Google says there are 145 million tricks and tips for transforming your email into a productivity powerhouse. That's one suggestion for every 1,000 emails sent worldwide every day.
Email is unidirectional -- anyone, at any time, can just go to your inbox without permission, invitation or consideration. Empowering the world to demand a thin slice of your attention is more than unfair -- it's a recipe for constant distraction. These are my rules for taking back control, and my undivided attention.
It boils down to this: My inbox is empty every night. Not possible? Consider that I receive thousands of emails every day -- from colleagues, industry peers, the press, vendors, clients and acquaintances.
You can get to zero too.
Rule 1: Unsubscribe. Most people sign up for newsletters with the best of intentions. But there is no way you can read every product update, sales announcement or latest happening from your vendors. Unsubscribing takes a little more time than deleting, but it will save you hours every year. Think what you can do with that newfound freedom. If the sheer number of of mailing lists in your inbox means you'll be unsubscribing for weeks on end, at least try Unroll Me, which will automatically combine all of your email subscriptions into one daily digest.
Rule 2: Delete with a vengeance. When in doubt, delete. If it's that important, someone will follow up with you. Respond to what you can and move the rest to recycling. To avoid deleting emails from truly important senders -- like your parents, or kids, or boss -- assign them a unique color, or set up a similar email rule that lets you know at a glance which messages are most likely to be critical.
Rule 3: Filing is for suckers. Manual filing consumes hours of time in the analog world. Why recreate it digitally? A good search tool, either built in to your email system or through an app like CloudMagic, can scan your folders and find whatever it is you need instantly. To keep everything in one place, respond to pertinent messages so they're automatically saved in your sent file (eliminating search across multiple folders). I rely on the power of a quick "thx." The reader knows I've read what they've sent, and their message is automatically captured into the one email folder I use for future reference.
If you do nothing else but these three things, your inbox will be a lot leaner. Whatever messages are left become a to-do list of the items that actually need your care and attention. Keep this list short, between two and five items, or what you can actually hope to achieve on any given day. Get those items done and you've just reached Inbox Zero*.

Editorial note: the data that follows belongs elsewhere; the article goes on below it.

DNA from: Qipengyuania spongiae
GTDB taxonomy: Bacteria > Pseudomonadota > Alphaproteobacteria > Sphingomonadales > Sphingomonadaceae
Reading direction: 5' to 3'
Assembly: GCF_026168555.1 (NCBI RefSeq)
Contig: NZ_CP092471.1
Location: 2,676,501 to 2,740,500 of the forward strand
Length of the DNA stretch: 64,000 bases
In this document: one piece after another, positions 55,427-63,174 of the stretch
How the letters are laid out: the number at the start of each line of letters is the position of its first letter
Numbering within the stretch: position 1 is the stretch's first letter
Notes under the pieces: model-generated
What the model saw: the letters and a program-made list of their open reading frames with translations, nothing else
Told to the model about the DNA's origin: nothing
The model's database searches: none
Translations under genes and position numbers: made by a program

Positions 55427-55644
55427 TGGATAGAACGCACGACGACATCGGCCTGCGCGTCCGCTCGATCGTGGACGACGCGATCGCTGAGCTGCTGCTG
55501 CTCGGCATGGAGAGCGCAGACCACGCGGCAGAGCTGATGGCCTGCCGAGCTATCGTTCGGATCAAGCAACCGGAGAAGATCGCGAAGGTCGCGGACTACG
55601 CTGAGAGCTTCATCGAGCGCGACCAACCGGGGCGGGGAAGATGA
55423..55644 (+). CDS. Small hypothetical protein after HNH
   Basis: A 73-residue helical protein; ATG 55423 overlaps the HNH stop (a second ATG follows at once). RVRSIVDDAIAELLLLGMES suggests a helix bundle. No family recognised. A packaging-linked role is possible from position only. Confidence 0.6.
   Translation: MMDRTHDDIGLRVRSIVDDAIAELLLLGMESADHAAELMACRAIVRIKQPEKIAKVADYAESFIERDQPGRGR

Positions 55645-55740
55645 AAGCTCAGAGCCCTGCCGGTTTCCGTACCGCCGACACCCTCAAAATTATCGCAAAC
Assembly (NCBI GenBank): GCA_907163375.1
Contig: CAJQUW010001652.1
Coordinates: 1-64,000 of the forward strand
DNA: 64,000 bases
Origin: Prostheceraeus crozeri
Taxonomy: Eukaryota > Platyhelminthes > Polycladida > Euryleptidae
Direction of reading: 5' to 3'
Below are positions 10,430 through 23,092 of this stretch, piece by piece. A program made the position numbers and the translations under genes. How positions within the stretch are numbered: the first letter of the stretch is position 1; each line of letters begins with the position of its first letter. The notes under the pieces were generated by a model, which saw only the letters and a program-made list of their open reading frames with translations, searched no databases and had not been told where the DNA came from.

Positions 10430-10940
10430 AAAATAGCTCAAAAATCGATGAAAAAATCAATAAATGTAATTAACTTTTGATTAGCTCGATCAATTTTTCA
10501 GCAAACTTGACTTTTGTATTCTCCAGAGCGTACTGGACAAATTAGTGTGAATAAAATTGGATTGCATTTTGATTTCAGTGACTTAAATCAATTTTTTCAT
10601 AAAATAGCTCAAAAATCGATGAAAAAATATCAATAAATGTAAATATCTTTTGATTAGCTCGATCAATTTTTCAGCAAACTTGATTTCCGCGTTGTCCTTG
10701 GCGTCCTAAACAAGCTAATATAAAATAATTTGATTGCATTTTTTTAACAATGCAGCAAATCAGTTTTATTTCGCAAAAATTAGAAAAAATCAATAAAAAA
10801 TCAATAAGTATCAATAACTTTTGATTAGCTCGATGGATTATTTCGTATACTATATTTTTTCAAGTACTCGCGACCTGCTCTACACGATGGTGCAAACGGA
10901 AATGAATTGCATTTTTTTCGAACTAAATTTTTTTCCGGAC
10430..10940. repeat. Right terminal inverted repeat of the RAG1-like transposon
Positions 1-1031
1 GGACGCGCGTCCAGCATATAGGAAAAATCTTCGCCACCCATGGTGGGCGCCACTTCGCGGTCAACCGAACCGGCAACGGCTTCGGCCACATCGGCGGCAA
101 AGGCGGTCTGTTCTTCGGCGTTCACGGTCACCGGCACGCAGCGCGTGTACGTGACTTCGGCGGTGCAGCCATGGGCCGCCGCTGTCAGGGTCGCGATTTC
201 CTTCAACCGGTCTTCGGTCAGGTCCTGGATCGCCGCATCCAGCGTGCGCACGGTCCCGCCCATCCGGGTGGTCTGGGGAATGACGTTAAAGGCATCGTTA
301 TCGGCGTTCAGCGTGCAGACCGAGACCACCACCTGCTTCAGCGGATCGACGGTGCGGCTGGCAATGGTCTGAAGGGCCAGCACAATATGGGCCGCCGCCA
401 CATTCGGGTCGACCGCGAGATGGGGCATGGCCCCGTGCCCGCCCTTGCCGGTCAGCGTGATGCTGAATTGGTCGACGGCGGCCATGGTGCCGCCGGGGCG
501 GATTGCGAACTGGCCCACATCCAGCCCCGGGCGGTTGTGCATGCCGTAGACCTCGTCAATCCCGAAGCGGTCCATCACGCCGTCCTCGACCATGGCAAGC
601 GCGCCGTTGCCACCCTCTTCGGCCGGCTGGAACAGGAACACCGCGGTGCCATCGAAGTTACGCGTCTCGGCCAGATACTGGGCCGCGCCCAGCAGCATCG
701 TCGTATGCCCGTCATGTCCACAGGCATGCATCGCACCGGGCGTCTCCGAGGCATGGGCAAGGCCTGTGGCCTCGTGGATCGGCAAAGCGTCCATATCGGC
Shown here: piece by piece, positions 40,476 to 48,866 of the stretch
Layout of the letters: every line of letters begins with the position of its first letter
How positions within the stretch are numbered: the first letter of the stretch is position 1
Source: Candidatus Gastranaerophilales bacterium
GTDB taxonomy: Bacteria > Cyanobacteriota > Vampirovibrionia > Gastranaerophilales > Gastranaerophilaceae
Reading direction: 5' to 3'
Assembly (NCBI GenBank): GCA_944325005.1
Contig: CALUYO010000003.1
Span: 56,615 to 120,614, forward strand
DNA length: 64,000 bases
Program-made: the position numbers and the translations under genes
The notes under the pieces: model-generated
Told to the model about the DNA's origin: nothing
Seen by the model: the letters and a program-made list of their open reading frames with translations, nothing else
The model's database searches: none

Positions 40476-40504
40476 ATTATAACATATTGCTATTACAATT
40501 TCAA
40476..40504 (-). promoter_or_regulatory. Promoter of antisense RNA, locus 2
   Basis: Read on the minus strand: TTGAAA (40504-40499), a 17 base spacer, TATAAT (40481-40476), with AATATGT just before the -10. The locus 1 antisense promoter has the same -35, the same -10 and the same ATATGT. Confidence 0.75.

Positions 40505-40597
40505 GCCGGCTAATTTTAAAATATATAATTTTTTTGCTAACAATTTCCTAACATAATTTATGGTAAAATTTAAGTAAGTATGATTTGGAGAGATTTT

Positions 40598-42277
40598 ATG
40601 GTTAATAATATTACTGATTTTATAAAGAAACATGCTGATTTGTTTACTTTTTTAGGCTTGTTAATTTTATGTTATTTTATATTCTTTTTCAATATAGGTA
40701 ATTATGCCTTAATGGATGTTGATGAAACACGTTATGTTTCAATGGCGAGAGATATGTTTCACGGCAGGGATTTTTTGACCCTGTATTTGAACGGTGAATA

Incoming email is half the battle; being a better email sender can increase your efficiency too.
Rule 4: Bolster Your Subject Lines. David Ogilvy knew the power of a great headline:
"On the average, five times as many people read the headline as read the body copy. When you have written your headline, you have spent eighty cents out of your dollar."
Why waste valuable real estate with lines like, "Please read," "Follow up," "Checking in," or, worse, writing nothing at all. Tell me what you're emailing me about, or what you need, and I'm much more likely to spare you from the delete key.
Rule 5: Be polite, not formal. Who writes "dear" anymore anyway, unless they're writing to their mother? All the niceties of the letter-writing days don't need to carry over into email. A message isn't breaking new ground; ideally, it's solidifying communications you've already started offline. Don't waste time with stiff, formal notes. Fire off what you mean to say and wait for the "thx" to come rolling in.
Rule 6: Keep it brief. There is nothing more annoying than a long, rambling, detail-stuffed email that ends with: "Thoughts?" These get deleted first. If your message is more than a few sentences, it probably needs to be an in-person conversation, or at the very least a phone call. Get to the point and have a call to action. Train your colleagues to do the same. You'll all be happier and more productive for it.
* Merlin Mann has popularized the idea of Inbox Zero, and detailed his methods for regaining time and productivity by breaking email's grip. While I came to these rules on my own, there's a lot of sound advice over on his blog, 43folders.com. It's definitely worth checking out.